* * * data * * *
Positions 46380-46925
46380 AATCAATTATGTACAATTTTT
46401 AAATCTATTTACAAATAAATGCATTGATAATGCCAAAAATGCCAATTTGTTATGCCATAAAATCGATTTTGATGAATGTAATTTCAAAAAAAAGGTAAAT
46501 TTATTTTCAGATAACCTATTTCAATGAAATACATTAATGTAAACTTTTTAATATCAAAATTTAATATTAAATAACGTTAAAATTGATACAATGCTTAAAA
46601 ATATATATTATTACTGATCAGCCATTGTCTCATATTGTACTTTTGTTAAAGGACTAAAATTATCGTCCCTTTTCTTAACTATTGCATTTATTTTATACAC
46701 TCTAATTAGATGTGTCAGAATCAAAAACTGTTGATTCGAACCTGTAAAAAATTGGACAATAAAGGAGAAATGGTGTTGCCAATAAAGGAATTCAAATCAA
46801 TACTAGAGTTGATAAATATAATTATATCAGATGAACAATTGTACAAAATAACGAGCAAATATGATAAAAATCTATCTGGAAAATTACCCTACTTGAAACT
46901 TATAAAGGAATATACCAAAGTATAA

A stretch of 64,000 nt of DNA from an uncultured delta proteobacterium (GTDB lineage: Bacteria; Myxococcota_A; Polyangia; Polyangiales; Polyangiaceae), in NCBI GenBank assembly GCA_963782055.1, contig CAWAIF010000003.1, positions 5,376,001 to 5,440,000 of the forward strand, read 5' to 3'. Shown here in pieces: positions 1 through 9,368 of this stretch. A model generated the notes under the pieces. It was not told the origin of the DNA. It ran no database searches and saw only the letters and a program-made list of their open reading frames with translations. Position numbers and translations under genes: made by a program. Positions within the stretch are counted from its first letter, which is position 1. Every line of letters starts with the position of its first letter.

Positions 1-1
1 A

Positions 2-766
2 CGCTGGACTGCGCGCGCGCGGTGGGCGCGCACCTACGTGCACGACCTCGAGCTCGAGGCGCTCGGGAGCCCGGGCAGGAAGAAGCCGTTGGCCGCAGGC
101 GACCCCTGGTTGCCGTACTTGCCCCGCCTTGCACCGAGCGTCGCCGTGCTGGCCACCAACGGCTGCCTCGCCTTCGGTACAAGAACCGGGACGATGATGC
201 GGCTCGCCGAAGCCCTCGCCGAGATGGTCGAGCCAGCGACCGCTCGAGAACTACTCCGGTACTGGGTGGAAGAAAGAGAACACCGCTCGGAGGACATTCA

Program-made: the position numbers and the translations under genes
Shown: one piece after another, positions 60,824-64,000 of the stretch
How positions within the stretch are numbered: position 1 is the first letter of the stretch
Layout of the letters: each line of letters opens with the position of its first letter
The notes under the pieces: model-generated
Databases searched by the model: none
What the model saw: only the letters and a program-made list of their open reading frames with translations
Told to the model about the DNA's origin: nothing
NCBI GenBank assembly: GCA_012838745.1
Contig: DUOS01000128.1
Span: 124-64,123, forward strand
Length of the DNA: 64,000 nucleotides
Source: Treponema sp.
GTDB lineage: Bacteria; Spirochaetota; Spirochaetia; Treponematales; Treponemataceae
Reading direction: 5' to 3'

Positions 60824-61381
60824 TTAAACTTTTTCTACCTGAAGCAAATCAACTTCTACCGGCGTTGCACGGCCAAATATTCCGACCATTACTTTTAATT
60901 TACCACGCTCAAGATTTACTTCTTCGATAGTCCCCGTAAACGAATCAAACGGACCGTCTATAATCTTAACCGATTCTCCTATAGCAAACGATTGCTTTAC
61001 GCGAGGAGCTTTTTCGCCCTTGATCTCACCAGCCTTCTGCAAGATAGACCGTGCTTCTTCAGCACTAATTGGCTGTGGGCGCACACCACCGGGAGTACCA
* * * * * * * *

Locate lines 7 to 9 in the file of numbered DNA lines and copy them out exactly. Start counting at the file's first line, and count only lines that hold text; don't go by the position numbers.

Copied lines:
46801 TACTAGAGTTGATAAATATAATTATATCAGATGAACAATTGTACAAAATAACGAGCAAATATGATAAAAATCTATCTGGAAAATTACCCTACTTGAAACT
46901 TATAAAGGAATATACCAAAGTATAA

A stretch of 64,000 nt of DNA from an uncultured delta proteobacterium (GTDB lineage: Bacteria; Myxococcota_A; Polyangia; Polyangiales; Polyangiaceae), in NCBI GenBank assembly GCA_963782055.1, contig CAWAIF010000003.1, positions 5,376,001 to 5,440,000 of the forward strand, read 5' to 3'. Shown here in pieces: positions 1 through 9,368 of this stretch. A model generated the notes under the pieces. It was not told the origin of the DNA. It ran no database searches and saw only the letters and a program-made list of their open reading frames with translations. Position numbers and translations under genes: made by a program. Positions within the stretch are counted from its first letter, which is position 1. Every line of letters starts with the position of its first letter.